There are few things that now make me as jaded as April Fool’s Day. Even writing about it and acknowledging its cursed existence irks me. Frankly, it has become a time to act like a jerk and lie to people. That gets old faster than a banana left outside.
However, Chevrolet have redeemed April Fool’s Day this year with their fun-filled #BestDayEver campaign. It took prankvertising and made it something fun to watch, rather than a ‘Just for Laughs’ (Canadian comedy show, don’t look it up) schtick of clueless ordinary folks being made to look stupid. Mean advertising is sooooo 2014.
What is Chevy’s #BestDayEver campaign?
The basics of the Chevy #BestDayEver campaign is that they were going to take the April Fool’s Day prank and make it fun for everyone involved. Most pranks involve one person feeling humiliated, frightened, or angry, until they’re told what happened and they’re left with humiliation with a side of fame hunger.
The #BestDayEver started on YouTube on April Fool’s Day and was a live stream that lasted for 8 hours. It featured appearances by YouTube stars, athletes, musicians, and comedians who were all doing what they do best. If you have time, here’s the entire 8+ hour stream:
You can also look through the playlist to find your favorite. Here’s the moment that connected with me:
It’s completely stupid and exists only for joy. Everyone had fun and left with a smile, even the cat that was grumpy.
What I like about Chevy’s #BestDayEver campaign
If I didn’t make it clear enough above, I love positivity in advertising. Pranks that do anything but make people smile are awful, I can’t stand them. Chevy have done the right thing here and used their advertising might to make some people happy.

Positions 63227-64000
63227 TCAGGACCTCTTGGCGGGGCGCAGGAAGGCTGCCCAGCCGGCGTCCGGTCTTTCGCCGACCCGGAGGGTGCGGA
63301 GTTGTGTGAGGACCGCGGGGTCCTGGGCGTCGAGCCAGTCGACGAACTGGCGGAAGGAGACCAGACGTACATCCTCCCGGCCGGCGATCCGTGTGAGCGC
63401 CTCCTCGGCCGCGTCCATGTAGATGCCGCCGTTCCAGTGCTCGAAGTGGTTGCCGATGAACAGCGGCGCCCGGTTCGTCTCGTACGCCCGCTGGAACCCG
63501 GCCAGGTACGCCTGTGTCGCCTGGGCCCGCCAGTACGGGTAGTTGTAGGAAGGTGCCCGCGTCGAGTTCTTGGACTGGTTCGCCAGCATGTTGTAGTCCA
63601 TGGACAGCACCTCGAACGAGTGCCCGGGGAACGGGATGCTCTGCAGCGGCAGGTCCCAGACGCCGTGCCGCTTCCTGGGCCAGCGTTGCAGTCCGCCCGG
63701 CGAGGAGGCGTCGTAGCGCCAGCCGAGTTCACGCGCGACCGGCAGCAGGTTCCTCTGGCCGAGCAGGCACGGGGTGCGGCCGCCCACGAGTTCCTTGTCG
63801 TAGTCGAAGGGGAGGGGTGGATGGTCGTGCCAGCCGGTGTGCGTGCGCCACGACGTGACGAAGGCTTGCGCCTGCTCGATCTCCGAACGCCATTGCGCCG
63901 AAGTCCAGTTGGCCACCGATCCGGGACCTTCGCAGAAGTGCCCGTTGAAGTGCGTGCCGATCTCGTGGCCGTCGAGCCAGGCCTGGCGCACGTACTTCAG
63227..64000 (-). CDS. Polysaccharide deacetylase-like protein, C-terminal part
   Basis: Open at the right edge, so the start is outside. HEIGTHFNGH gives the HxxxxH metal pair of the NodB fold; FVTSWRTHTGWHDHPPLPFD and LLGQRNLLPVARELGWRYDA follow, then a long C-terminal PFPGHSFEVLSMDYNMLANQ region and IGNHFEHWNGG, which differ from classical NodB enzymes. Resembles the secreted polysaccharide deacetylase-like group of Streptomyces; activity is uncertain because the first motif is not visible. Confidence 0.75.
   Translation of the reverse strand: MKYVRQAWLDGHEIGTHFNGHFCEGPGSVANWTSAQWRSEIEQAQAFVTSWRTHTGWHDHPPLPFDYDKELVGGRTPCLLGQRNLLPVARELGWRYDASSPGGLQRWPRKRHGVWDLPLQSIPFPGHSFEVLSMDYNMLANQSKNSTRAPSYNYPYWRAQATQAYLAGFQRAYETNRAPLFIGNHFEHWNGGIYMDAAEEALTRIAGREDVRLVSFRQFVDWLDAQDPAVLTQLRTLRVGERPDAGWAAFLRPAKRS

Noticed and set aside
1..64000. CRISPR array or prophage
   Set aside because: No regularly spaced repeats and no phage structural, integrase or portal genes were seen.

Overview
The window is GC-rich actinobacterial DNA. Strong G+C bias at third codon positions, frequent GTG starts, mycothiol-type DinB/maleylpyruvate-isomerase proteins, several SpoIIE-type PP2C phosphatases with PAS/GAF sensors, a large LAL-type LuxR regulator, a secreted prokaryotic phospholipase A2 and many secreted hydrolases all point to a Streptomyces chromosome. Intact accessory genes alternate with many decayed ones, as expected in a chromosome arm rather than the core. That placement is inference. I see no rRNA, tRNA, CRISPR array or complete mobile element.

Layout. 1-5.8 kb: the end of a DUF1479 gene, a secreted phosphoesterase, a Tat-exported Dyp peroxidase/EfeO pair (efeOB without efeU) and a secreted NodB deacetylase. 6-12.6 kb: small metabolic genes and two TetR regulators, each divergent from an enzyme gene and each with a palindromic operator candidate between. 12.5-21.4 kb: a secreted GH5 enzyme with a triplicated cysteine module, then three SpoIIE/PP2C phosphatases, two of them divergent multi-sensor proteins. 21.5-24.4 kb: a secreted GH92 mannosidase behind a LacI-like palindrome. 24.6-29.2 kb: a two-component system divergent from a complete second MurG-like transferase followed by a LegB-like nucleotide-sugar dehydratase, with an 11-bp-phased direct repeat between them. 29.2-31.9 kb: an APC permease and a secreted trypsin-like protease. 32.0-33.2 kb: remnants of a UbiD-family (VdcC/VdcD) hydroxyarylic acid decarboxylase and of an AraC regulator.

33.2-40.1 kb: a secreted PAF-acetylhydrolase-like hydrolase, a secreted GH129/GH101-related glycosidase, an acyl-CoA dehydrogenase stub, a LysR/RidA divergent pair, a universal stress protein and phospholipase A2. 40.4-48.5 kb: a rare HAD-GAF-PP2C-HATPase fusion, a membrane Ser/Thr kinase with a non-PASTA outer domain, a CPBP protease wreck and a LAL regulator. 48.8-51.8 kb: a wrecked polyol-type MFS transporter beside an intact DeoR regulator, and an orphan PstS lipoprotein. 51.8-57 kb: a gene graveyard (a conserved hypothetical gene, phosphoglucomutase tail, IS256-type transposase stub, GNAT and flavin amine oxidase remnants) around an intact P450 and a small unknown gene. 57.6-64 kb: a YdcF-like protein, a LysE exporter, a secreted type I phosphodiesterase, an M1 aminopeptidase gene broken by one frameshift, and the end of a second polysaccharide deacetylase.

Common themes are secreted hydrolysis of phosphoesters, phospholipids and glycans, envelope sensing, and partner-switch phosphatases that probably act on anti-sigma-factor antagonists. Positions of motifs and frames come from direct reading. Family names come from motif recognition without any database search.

The second aspect of what I like most is how EPIC it is. Eight whole hours, live streamed with no safety net, featuring people who made YouTube what it is. They could not have done any better.
Where Chevy really hit a good note was with the name: #BestDayEver. It being a hashtag makes for some easy social shares and tie-ins as people share their stories, and they customize it. This is a fact for Canadians:
Seriously, someone send me some Timbits.
It was made even better by ordinary people sharing their experiences on Twitter. Some people even got a little ‘5 minutes of Twitter famous’ from the experience:
The other big aspect of this is how hard YouTube pushed it. There were ads all over the Google network, plus they displayed it in the YouTube masthead leading up to the event. If you’re going this big, you’ve got to partner with YouTube. They’ll love all the content, you’ll love all the exposure.
What I don’t like about Chevy’s #BestDayEver campaign
The big question on my mind, days after the campaign, is now what? Where is the long term usability of all this video they shot and this effort they’ve put into it? You can’t play it over and have ‘the Next Best Day Ever.’ That’s just silly. Pushing all of this content out again will feel off on any day except April Fool’s Day. They’ve painted themselves into a corner a bit, but they likely knew this going in.
The other problem with it is the hashtag they chose. #BestDayEver is one of the more generic and overused hashtags around. Their tweets and Instagram content using that hashtag was buried under other accounts with unrelated content. It was hard to track which conversations were actually about Chevrolet. Here’s an example:
That went out on April 1, but had nothing to do with Chevrolet’s campaign. Clicking on the #BestDayEver hashtag would still bring it up. That tweet wound up with waaaaaaaay more retweets than it deserved because of this.
I feel that Chevrolet should have worked a little harder on the hashtag. I would have batted around ideas like:
#ChevyBestEver: The brand is in there, and it doesn’t have to focus so much on just one day.
#BestDayEver2015: That 2015 separates it from the rest of the #BestDayEver tweets that are unrelated.
#ChevyBestDay: Keeps the brand in, but gets it across that it’s a one day event, creating urgency.
The hashtag they chose wasn’t a total #fail, but I feel that it could have been a little bit more personal.
In the end, Chevrolet created something that I hope more advertisers pay attention to. Let’s make prankvertising fun for everyone – not just those who are laughing.
Content Marketing Minds is an exclusive Social Media Today column written by Matthew Yeoman every other Wednesday.